Benefits: Though considered invasive in many places, it will grow where most other things won’t, provides erosion control, ground cover and brings nutrients to bare soil.

Common Tansy

Tansy indicator plants

Indications: Low Calcium and hummus levels. High magnesium level. Low soil porosity, bacteria levels, and poor drainage.

Benefits: considered noxious in some places, the scent will confuse insects away from vegetable crops, accumulates potassium in soil, many medicinal uses as well.


knotweed indicator plants

Indications: Low in Calcium but high in Magnesium. Anaerobic, compacted soil with poor drainage.

Benefits: Helps loosen compacted soil, good for wind protection and erosion control, it will grow anywhere and can be very invasive. This plant will grow through a crack in concrete or asphalt.

Ox-Eye Daisy

ox-eye daisy indicator plants

Indications: Low Calcium but very high Magnesium levels. Low hummus and bacterial activity.

Benefits: Great food for pollinators, brings nutrients and ground cover to depleted soil, many medicinal uses as well. Considered noxious in some places.



Indications: Low Calcium but very high Magnesium levels. Low hummus levels with poor drainage.

Benefits: Provides ground cover to bare, salt damaged, degraded soil. Will grow where most plants won’t.

Quack grass


Indications: Low Calcium but very high Magnesium levels. Low hummus level. Anaerobic, compacted, sandy soil.

Benefits: Helps control soil erosion, Provides ground cover to bare, salt damaged, degraded soil. Will grow where most plants won’t.

Perennial Sow-Thistle

perennial sow thistle

Indications: Very low Calcium but high Magnesium levels. Low hummus level but good drainage.

Benefits: Brings a number of nutrients into the soil including Calcium, and Potassium. Provides ground cover to bare soil, many medicinal uses as well.

Lamb’s Quarters

Lamb's quarter

Indications: Low Potassium and Phosphorous levels in particular but, degraded soil.

Benefits: A dynamic nutrient accumulator and nitrogen fixer. Provides ground cover to bare, degraded soil, edible leaves and many medicinal uses as well.

Many of these indicator plants have other benefits not listed above. Every plant can be an indicator, as they will grow best in soils and locations best suited for them. The healthier the plant, the better the conditions are for it. This is true for plants we want to grow as well as those we do not. Check out some of theses pages as well.

Ground cover plants

Insectary plants

Insecticidal plants

Plants that perform double duty

Plants deer do not like

Aromatic pest repelling plants

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Aerating & Power Raking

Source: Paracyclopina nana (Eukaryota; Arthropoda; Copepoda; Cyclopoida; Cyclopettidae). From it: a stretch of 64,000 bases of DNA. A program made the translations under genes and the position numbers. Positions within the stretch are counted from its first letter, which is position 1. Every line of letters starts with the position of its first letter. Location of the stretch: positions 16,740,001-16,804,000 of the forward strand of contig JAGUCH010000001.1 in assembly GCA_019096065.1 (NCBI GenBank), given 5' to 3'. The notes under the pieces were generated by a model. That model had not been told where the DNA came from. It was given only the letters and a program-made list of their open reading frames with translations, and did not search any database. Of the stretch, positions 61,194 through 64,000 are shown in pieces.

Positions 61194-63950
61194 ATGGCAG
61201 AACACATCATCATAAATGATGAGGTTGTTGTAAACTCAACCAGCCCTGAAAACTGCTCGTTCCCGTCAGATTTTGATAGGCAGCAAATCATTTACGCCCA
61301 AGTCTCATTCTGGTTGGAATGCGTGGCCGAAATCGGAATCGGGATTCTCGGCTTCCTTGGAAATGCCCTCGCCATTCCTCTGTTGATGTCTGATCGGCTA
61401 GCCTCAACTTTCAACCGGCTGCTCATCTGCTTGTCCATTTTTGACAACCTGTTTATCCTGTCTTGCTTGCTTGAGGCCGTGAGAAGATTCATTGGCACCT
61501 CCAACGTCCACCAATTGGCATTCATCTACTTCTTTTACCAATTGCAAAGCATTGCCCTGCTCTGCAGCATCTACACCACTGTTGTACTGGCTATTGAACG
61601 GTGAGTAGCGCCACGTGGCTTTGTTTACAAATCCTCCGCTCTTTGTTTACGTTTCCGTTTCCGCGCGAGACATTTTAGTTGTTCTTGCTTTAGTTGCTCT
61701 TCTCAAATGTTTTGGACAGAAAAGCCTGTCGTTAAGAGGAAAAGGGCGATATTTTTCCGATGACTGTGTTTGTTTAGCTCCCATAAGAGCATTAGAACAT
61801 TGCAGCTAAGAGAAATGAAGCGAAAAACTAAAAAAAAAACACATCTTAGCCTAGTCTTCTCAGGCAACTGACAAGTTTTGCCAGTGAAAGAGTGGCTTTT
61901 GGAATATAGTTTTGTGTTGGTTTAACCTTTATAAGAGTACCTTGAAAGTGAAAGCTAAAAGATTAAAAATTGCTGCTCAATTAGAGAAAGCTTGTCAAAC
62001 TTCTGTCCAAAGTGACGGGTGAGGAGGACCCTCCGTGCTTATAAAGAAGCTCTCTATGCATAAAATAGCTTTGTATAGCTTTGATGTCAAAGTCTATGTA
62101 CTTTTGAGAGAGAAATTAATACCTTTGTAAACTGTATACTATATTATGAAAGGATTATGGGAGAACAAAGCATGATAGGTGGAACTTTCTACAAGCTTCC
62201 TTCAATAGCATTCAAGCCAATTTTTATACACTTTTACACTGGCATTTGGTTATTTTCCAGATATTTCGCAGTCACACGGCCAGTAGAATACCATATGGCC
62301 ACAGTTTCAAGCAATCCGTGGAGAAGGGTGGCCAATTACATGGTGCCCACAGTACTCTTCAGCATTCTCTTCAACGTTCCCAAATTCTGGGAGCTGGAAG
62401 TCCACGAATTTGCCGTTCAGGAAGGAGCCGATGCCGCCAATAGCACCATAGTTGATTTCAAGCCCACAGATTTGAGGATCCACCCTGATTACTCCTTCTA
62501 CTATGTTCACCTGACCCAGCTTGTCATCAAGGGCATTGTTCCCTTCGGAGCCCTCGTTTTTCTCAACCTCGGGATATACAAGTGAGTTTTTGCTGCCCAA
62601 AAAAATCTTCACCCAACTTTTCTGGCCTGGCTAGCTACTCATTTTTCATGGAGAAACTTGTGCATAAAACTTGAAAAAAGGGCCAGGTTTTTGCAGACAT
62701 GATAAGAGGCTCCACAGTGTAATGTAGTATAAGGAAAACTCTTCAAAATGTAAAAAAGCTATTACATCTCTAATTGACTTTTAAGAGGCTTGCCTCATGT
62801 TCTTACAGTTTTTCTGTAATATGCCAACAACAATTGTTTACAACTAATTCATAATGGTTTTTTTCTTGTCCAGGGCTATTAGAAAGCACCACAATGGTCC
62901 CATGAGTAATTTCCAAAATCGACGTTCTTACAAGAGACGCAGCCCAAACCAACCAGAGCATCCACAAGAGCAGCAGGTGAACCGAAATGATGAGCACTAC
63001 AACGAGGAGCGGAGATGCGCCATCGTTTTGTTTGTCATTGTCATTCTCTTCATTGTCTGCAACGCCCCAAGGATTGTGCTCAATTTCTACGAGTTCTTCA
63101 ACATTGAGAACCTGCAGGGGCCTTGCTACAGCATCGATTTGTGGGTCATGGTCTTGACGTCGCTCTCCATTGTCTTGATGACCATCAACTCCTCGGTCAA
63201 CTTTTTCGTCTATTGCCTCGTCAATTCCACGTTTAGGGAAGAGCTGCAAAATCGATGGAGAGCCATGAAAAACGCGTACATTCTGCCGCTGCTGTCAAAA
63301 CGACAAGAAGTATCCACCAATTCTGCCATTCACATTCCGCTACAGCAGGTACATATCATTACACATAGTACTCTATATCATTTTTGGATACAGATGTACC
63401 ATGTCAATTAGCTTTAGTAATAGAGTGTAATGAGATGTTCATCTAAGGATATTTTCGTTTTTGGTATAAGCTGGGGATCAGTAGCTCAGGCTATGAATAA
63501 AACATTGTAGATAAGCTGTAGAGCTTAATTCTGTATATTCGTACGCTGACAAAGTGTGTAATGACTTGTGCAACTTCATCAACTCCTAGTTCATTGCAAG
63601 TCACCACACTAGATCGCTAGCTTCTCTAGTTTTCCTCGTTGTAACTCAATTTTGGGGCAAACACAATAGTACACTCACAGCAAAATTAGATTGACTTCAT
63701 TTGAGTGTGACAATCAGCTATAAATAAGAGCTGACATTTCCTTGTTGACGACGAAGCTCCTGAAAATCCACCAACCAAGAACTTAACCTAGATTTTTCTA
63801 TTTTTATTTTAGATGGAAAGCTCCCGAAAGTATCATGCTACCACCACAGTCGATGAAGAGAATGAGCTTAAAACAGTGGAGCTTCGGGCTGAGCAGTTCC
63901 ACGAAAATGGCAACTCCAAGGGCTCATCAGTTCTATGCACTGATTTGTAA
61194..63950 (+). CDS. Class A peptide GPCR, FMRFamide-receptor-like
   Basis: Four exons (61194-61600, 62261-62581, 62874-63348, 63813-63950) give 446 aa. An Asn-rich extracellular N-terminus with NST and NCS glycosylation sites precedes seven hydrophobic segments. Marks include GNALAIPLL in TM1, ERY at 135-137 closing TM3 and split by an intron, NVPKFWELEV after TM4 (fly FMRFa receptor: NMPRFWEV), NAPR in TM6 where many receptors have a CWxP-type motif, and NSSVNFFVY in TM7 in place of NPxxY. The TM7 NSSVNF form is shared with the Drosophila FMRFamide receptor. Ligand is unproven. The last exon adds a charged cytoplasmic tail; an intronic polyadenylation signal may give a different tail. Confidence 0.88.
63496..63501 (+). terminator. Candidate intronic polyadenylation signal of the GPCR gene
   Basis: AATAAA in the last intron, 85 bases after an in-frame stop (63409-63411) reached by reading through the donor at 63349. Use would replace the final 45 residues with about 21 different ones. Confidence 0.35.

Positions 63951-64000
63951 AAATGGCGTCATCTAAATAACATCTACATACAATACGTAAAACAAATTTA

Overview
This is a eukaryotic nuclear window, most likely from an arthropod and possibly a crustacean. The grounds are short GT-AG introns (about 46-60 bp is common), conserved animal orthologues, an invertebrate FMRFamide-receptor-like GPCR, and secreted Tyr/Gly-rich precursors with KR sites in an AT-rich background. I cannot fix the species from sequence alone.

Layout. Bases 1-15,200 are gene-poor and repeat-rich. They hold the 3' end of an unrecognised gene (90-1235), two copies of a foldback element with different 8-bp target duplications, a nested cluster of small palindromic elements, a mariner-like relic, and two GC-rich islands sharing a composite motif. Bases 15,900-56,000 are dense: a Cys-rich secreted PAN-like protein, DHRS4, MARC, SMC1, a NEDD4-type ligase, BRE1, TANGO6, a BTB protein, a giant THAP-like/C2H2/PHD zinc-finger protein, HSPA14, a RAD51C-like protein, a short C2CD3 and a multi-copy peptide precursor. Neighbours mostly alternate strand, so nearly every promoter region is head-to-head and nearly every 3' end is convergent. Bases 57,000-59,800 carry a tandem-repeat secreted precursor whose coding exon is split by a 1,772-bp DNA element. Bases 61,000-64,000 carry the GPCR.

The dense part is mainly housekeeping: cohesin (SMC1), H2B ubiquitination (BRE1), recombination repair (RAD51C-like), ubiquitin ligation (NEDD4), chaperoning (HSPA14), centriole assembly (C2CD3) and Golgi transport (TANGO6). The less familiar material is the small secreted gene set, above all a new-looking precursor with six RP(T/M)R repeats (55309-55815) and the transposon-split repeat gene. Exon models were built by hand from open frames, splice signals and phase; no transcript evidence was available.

Aerating is the process in which plugs, or cores, are removed from the soil. This increases the soils air supply and can aid the plants respiratory actions. Carefully timed in the spring, just as the grasses are starting to grow roots, aerating can be very beneficial to an urban lawn. Primarily if the soil is compacted, or low in beneficial microorganisms.

Having said that, cutting cores out of the soil does deliberate damage to the root systems of the plants. If not kept in check, over-aerating or aerating too often, with big heavy machines, will have a detrimental effect on the soil. Really, aerating should be an occasional thing to relieve compaction. It can also be a means to inoculate the soil with beneficial microorganisms. Annual or semi-annual aerating is not only unnecessary, but will damage the soil in the long run.

At Eat MY Shrubs, we recommend to aerate in the early spring. Only if the soil really needs it. While the holes are open, top-dress with a good quality compost, or a compost soil mix, compost tea, or effective microorganisms.

*Special note* compost tea and effective microorganisms do not really like strong ultra violet rays. So, if going that route, best do it on a cloudy day, or late in the day. This will avoid killing everything you are adding to the soil, before they can take cover under the surface.

Power Raking

Power raking on the other hand, is not necessary and WILL damage your soil in a very short time. It is non-discriminate. The power rake tears up both dead and living plant material. By cutting, ripping, or generally disturbing living roots, it effectively kills more grass. Power raking begets more power raking. Don’t do it. If really necessary in a localized area of the lawn, a hand thatch rake can be used.

To much thatch in a lawn can be an issue as far as water and air getting to the soil. But, if there is an overgrowth of thatch in the lawn, that is telling us there is not enough microbial activity in the soil. The thatch on the soil surface, made up from dead plant material, should be broken down, eaten, and decomposed by these microbes and other small creatures. Therefore, returning all those nutrients back to the soil.

I recommend aerating in this scenario. While the holes are open, top-dress with a really good quality compost, and take every effort to ensure it gets into the holes. There are also specific microbes that you can add to your compost that especially consumes thatch. If you really wanted to go the extra step I would time it so that the final stages of cleaning up happen as a light rain starts.

compost tea into aeration hole

Use a sprinkler that aerates the water as much as possible, and gives the water as much time in the air to allow the chlorine to escape.

If you are using a municipal water supply remember that chlorine will kill all the microorganisms in the compost.

Collect rainwater people! If for no other reason but to irrigate your property. You will be less likely to need aerating and power raking in the future